74 S.Ct. 768 (1954), Stanard v. Olesen

Citation74 S.Ct. 768, 98 L.Ed. 1151
Party NameSTANARD v. OLESEN et al.
Case DateMay 22, 1954
CourtUnited States Supreme Court

Page 768

74 S.Ct. 768 (1954)

98 L.Ed. 1151

STANARD

v.

OLESEN et al.

United States Supreme Court.

May 22, 1954

COUNSEL

Page 769

Stanley F. Fleishman, Washington, D.C., represented the applicant, and Solicitor Gen. Simon E. Sobeloff, Washington, D.C., represented respondent.

OPINION

Opinion of Mr. Justice DOUGLAS.

Petitioner operates her business in Hollywood, California, under the fictitious name 'Male Merchandise Mart,' which has been duly recorded with the state authorities. Her business is selling and distributing through the mails 'publications, 'pin-up' pictures and novelties.' On March 1, 1954, the Solicitor for the Post Office Department issued a complaint against her, charging that she was carrying on, by means of the Post Office, a scheme for obtaining money for articles of an obscene character; and further charging that she was depositing in the mails information as to where

Page 770

such articles could be obtained, all in violation of 39 U.S.C. ss 255 and 259a, 39 U.S.C.A. ss 255, 259a, 18 U.S.C. ss 1342 and 1461, 18 U.S.C.A. ss 1342, 1461.

On the same day on which the complaint issued, the Deputy Postmaster General ordered the Postmaster at Los Angeles, California, to refuse to deliver mail addressed to petitioner at her business address. The order stated that a complaint of unlawful use of the mails had been filed, that a hearing would be held to establish whether there were any violations of the applicable statutes, and that the mail addressed to petitioner should be impounded until further order. This order is now in effect. It was issued without notice or hearing.

Petitioner answered the complaint and a hearing was held in Washington, D.C., in March, 1954. At the present time, there has been no final adjudication, administrative or otherwise, that petitioner has violated and statute.

On March 19, 1954, petitioner filed an action for declaratory relief in the District Court for the Southern District of California. She alleged that the Post Office had no power to impound her mail without a hearing, that she was suffering irreparable injury, and that her constitutional rights had been violated. She sought a decree enjoining the so-called impound order, hereinafter referred to as the interim order, and any other order which might be entered by the Post Office, pursuant to the hearing. The District Court dismissed the complaint, holding that the Post Office had power to impound petitioner's mail pending the administrative determination, and that petitioner could not question the administrative proceeding itself, because she had not exhausted her administrative remedies. 121 F.Supp. 607. Petitioner appealed to the Court of Appeals for the Ninth Circuit, where the appeal is now pending. She also made a motion for relief from the interim order, pending review. The Court of Appeals heard argument on the motion and took it under submission, but then vacated the submission and ordered the motion held in abeyance until June 15, 1954, to permit the Post Office Department to make a final and judicially reviewable order. The court stated that it was of the opinion that the motion should not be acted upon at that time.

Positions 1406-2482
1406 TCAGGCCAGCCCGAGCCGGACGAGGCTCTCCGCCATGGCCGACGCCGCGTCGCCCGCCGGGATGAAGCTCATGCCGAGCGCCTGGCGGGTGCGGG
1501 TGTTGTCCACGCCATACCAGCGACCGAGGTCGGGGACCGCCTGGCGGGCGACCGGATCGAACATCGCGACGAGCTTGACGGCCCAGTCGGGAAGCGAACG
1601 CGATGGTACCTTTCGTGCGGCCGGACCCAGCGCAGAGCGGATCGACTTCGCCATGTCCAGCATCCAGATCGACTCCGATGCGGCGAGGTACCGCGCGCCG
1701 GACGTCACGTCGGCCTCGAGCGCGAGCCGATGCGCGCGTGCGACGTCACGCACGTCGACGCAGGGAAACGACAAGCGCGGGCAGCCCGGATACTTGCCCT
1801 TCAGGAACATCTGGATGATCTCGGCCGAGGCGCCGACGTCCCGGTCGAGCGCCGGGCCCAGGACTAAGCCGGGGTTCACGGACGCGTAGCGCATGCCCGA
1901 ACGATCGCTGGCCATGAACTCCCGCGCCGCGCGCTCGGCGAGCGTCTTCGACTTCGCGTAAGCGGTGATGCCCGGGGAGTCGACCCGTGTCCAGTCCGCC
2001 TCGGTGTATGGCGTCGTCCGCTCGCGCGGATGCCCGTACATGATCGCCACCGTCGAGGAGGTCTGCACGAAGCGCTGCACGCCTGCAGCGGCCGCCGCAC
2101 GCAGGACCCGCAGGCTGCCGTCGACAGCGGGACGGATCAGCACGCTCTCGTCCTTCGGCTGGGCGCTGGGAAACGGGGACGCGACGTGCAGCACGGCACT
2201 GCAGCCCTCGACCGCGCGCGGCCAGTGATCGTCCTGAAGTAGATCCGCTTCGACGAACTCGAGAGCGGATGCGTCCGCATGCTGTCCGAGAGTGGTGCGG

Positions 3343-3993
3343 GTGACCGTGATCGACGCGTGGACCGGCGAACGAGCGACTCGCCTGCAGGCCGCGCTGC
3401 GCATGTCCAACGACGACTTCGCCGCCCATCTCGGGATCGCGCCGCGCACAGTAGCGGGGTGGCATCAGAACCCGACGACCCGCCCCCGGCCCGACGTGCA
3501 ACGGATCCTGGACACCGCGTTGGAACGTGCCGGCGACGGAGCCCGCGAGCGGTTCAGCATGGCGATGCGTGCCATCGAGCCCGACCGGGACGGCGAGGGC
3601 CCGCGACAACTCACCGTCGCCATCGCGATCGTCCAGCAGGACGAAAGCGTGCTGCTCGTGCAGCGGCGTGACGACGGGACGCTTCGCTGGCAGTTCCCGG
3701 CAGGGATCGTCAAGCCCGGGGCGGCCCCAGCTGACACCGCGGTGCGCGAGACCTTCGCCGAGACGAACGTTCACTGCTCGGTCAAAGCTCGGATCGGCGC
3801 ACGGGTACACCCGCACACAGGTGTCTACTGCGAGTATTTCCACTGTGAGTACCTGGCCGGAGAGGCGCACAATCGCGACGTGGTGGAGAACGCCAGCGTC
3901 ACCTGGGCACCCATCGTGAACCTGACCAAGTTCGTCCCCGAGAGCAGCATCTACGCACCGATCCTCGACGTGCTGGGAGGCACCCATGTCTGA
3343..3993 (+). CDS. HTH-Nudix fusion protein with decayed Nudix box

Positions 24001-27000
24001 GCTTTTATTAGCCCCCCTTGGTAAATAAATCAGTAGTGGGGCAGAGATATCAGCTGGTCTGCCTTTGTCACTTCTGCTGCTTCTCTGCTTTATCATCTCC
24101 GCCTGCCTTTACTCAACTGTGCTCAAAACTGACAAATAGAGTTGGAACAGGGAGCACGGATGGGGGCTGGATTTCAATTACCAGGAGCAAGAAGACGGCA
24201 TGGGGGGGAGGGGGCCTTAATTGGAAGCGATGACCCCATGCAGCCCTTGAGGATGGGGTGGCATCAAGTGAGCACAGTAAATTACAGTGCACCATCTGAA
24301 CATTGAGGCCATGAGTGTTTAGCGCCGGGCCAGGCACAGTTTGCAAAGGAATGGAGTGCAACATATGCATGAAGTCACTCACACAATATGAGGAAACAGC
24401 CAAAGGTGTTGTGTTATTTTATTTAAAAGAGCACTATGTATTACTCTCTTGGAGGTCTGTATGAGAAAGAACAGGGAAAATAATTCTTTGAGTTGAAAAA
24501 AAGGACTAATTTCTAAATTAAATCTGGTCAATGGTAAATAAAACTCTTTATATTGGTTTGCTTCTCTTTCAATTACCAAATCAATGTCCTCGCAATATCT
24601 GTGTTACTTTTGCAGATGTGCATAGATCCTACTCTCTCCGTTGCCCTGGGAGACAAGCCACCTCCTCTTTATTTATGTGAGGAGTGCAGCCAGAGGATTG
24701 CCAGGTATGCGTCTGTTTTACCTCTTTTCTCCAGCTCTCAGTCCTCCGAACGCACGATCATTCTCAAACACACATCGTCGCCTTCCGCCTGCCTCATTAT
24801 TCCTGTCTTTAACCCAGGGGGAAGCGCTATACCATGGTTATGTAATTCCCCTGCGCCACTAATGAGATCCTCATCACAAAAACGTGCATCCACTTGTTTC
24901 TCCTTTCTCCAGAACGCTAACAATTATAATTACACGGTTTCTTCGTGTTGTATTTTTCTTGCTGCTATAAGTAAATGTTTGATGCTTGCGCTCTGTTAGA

Petitioner has now applied to me as Circuit Justice for relief from the interim order, until her appeal has been heard or the matter has been othewise determined. I have heard the parties and have examined the papers presented. No question has been raised as to the power of a Circuit Justice to grant the relief requested, and I will assume that such power exists. Cf. Mr. Justice Reed's opinion in Twentieth Century Airlines v. Ryan, 74 S.Ct. 8, 98 L.Ed. 1143. See also 5 U.S.C. s 1009(d), 5 U.S.C.A. s 1009(d). I am not asked to interfere in any way with the administrative proceeding which is now being conducted. That proceeding is authorized by 39 U.S.C. ss 255 and 259a, 39 U.S.C.A. ss 255, 259a. If the administrative decision is adverse to petitioner, the Post Office will have statutory authority to intercept all mail addressed to her and either send it to the 'dead-letter' office, or return it to the senders marked 'Unlawful.' Petitioner may have judicial review of any order entered under those statutes in an action brought after the administrative adjudication, if not in the case which is now pending in the Court of Appeals. In the present application petitioner complains only of the interim order under which her mail is being intercepted while the administrative proceeding is being...

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1 practice notes
  • An interpretivist judge and the media.
    • United States
    • Harvard Journal of Law & Public Policy Vol. 32 Nbr. 1, January 2009
    • January 1, 2009
    ...to decide what the policy of the law shall be." (quoting Johnson v. United States, 163 F. 30, 32 (1st Cir. 1908))); Stanard v. Olesen, 74 S. Ct. 768, 771 (Douglas, Circuit Justice 1954) ("[I]t is for Congress, not the courts, to write the law."); Cameron, 718 N.W.2d at 790 ("It is the legis......
1 books & journal articles
  • An interpretivist judge and the media.
    • United States
    • Harvard Journal of Law & Public Policy Vol. 32 Nbr. 1, January 2009
    • January 1, 2009
    ...to decide what the policy of the law shall be." (quoting Johnson v. United States, 163 F. 30, 32 (1st Cir. 1908))); Stanard v. Olesen, 74 S. Ct. 768, 771 (Douglas, Circuit Justice 1954) ("[I]t is for Congress, not the courts, to write the law."); Cameron, 718 N.W.2d at 790 ("It is the legis......

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